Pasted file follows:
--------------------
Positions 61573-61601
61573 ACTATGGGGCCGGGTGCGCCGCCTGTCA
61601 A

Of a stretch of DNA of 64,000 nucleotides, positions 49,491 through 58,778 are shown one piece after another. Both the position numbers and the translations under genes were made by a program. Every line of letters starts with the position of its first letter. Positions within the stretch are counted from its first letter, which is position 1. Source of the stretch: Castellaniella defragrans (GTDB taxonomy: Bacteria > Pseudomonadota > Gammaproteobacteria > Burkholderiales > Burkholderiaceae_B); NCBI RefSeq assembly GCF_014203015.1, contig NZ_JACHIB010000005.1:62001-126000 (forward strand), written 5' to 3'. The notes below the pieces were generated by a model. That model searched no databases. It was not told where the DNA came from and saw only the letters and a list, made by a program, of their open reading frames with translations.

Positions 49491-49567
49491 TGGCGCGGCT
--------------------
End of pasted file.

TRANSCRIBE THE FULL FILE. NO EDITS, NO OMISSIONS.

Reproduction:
Positions 61573-61601
61573 ACTATGGGGCCGGGTGCGCCGCCTGTCA
61601 A

Of a stretch of DNA of 64,000 nucleotides, positions 49,491 through 58,778 are shown one piece after another. Both the position numbers and the translations under genes were made by a program. Every line of letters starts with the position of its first letter. Positions within the stretch are counted from its first letter, which is position 1. Source of the stretch: Castellaniella defragrans (GTDB taxonomy: Bacteria > Pseudomonadota > Gammaproteobacteria > Burkholderiales > Burkholderiaceae_B); NCBI RefSeq assembly GCF_014203015.1, contig NZ_JACHIB010000005.1:62001-126000 (forward strand), written 5' to 3'. The notes below the pieces were generated by a model. That model searched no databases. It was not told where the DNA came from and saw only the letters and a list, made by a program, of their open reading frames with translations.

Positions 49491-49567
49491 TGGCGCGGCT